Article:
Our town centres and high streets are the beating heart of our communities. Our landmark towns fund, through which we are investing £3.6 billion into more than 100 towns, is just one part of that commitment. We also want to give local communities the freedom to transform their areas for the better—to give boarded-up eyesores on the high street a new lease of life, to give shop owners the flexibility to change the use of their property, and to allow families the chance to increase the size of their home as their family grows. Each of these reforms will help small businesses and individuals to sustain jobs and invest in local communities. That is the mission of this Government.
This year marks 75 years since the liberation of Auschwitz. It vital that we remember what happened so that we can learn the lessons of the past, so will my right hon. Friend reassure me and the House that the Government remain committed to delivering a national holocaust memorial?
I am delighted that the Leader of the Opposition, Keir Starmer, has expressed his support for the national holocaust memorial. I hope that now is the moment for Members from all parties in this House and, indeed, in the other place to unite behind the proposal and ensure that the memorial is built as soon as possible.
With millions of people living in homes that are cold, damp and expensive to heat, in the midst of a respiratory illness pandemic, with millions more looking to the Government to give hope for the good jobs of the future, and with a climate change crisis as well, what part of cancelling Labour’s zero-carbon homes standard does the Secretary of State think was a good idea? When will he commit his Government to returning to a zero-carbon—not low-carbon but zero-carbon—homes standard?
As we have set out time and again, we are committed to net-zero homes—we do not want to see any new home built in this country that needs expensive retrofitting in future. If anyone thinks that the Labour party is going to deliver that or indeed any other strategy for homes in this country, they will be “sorely disappointed”—those are the words of The Guardian, not myself. The hon. Lady said that it would be years before she was able to bring forward any plans for housing whatsoever. What a sad indictment of the Labour party—the party of Herbert Morrison and Clement Attlee. We are planning to build a million new homes in this country; the Labour party’s plans are as empty and vacuous as a Wendy house blown over in the first gust of autumn wind.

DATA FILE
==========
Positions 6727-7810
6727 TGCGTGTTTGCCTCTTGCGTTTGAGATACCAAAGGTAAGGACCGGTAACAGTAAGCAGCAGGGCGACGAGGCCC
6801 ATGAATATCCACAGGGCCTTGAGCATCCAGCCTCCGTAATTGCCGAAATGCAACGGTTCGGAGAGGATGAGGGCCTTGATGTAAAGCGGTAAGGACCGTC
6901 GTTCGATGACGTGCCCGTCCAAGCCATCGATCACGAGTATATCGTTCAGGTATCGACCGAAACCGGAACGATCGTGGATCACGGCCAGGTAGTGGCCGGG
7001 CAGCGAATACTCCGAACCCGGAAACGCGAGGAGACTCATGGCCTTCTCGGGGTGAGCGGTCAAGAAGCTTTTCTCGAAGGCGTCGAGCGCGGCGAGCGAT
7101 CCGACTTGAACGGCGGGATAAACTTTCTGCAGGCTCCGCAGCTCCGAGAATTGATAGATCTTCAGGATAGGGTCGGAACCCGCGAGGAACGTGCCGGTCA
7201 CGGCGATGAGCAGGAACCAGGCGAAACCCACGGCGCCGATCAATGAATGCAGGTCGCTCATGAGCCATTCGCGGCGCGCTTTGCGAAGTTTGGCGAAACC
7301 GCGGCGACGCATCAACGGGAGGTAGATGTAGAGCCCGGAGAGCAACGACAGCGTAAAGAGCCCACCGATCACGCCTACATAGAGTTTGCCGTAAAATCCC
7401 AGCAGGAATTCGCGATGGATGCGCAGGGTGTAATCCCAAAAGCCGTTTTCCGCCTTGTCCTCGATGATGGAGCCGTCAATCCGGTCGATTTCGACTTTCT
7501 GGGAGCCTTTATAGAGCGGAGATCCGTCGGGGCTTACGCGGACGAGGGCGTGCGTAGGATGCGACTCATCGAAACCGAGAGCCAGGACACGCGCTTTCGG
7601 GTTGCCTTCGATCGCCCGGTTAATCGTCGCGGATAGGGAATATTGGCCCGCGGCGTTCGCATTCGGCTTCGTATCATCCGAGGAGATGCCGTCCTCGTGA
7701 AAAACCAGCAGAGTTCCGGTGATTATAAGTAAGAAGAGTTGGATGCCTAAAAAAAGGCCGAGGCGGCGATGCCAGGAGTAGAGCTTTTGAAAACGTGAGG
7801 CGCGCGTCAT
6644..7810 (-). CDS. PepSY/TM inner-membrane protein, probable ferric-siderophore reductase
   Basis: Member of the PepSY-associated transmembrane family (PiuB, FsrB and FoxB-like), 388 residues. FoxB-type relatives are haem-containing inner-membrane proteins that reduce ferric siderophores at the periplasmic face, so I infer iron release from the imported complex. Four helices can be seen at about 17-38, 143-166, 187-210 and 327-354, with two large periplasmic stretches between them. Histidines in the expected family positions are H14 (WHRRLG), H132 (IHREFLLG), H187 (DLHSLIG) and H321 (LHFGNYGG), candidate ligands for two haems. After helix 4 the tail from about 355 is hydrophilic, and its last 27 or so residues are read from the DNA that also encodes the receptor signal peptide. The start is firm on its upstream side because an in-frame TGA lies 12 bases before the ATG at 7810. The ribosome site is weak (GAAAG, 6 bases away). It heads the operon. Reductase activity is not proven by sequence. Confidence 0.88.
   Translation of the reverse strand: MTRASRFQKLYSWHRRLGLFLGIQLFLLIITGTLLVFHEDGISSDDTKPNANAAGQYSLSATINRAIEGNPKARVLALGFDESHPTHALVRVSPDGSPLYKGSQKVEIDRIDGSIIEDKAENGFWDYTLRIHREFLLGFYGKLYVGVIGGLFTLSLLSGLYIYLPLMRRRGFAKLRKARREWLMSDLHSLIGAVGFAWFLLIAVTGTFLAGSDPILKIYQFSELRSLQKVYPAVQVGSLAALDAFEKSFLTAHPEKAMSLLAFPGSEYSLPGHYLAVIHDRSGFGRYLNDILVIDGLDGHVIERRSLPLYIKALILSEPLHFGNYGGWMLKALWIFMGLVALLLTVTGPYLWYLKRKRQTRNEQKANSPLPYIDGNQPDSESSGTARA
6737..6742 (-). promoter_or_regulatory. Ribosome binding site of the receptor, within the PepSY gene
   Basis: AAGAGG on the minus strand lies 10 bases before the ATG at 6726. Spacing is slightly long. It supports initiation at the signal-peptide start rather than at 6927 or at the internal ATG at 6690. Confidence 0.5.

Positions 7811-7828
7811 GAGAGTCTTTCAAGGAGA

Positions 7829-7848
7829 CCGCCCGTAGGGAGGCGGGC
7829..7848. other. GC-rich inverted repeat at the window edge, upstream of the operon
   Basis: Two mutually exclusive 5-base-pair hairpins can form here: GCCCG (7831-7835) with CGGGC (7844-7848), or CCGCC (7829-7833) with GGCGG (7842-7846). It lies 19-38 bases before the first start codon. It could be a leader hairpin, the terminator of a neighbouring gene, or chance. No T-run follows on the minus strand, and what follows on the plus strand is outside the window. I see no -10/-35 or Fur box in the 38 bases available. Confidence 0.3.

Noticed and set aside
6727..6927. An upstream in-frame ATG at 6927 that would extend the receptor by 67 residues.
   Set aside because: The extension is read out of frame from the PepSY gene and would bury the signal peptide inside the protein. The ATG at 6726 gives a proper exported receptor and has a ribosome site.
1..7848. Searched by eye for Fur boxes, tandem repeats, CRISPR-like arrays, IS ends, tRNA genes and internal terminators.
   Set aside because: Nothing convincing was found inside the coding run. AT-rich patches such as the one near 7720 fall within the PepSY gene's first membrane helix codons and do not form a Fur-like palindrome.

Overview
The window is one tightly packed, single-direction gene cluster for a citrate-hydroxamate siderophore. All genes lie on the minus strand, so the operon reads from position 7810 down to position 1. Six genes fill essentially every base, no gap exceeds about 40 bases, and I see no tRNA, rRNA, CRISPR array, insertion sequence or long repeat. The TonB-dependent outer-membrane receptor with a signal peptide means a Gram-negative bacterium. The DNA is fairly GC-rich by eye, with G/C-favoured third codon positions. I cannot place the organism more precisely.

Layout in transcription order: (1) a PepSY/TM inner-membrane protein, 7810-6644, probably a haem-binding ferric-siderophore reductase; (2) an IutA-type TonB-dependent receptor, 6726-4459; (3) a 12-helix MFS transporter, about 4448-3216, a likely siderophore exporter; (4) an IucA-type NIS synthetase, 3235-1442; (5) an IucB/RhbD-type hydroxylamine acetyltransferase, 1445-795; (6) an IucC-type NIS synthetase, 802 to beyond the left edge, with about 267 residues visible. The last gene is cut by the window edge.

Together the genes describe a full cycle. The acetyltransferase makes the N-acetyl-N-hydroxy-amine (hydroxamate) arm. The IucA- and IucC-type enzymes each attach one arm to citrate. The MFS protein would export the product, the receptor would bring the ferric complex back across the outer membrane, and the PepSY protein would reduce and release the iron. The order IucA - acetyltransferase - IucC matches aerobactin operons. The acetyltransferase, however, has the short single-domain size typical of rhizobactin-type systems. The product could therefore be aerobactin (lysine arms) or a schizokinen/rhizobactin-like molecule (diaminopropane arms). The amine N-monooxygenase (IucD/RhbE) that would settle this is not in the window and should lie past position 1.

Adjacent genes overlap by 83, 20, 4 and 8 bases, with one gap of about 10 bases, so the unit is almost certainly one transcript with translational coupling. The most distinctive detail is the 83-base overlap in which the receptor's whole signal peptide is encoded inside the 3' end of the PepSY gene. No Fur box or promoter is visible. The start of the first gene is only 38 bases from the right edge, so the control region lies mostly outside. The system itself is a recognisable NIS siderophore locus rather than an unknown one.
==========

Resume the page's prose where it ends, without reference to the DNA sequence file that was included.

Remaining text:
Can I just say that the questions are pretty short and the answers are meant to be pretty short as well? I say to the Secretary of State that I am going to run the whole list of questions.
The Government are absolutely right in their commitment to building more homes, but we also need to look after the ones that we have. I am especially thinking of those predominately council estates that were built in the ‘50s, ‘60s and ‘70s, with many homes falling into a state of disrepair. Will the Secretary of State commit to looking at ways in which we can regenerate those estates and build back better?
I will. I would like to see further investment in estates regeneration of the kind that my hon. Friend describes, and he will know that my hon. Friend the Chancellor recently announced £2 billion for the green homes grants to improve homes across the country.
Scotland has had more structural rules on cladding than the rest of the UK for several years now and has different tenancy forums from England, so does the Secretary of State have any idea of the potential consequences of the internal market Bill on Scottish housing regulations and building standards, including those on cladding?
I work closely with the devolved Administrations on housing matters, and I am open to any representation from the Housing Minister in Scotland. As far as I am aware, we have had no representation whatsoever.
In Crewe and Nantwich, we have seen recently another example of planning permission being given for a housing development without sufficient consideration of the impact on the local NHS, which really causes concern among my residents, especially as the development went against both the neighbourhood plan and the local plan. What more can we do to ensure that the impact on NHS services is more consistently taken into account in planning decisions?
The decision to which my hon. Friend refers is now being challenged in court, so it would not be appropriate for me to comment while those proceedings are live. None the less, he makes an extremely important point that people across the country want to see infrastructure flowing with new housing, whether that be hospitals, GP surgeries or schools. I would highlight that, in our planning reforms, our new infrastructure levy will drive more investment in infrastructure—both social infrastructure and physical infrastructure—in the years to come.
The current top-down centralised response to covid is not working anywhere near as well as it needs to. Properly integrating council leaders and metro Mayors into the decision-making process will help protect lives and livelihoods. May I ask the Minister or the Secretary of State to ensure that, together, we work to achieve properly joined-up Government and that local and regional leaders are treated like partners and not passengers? [R]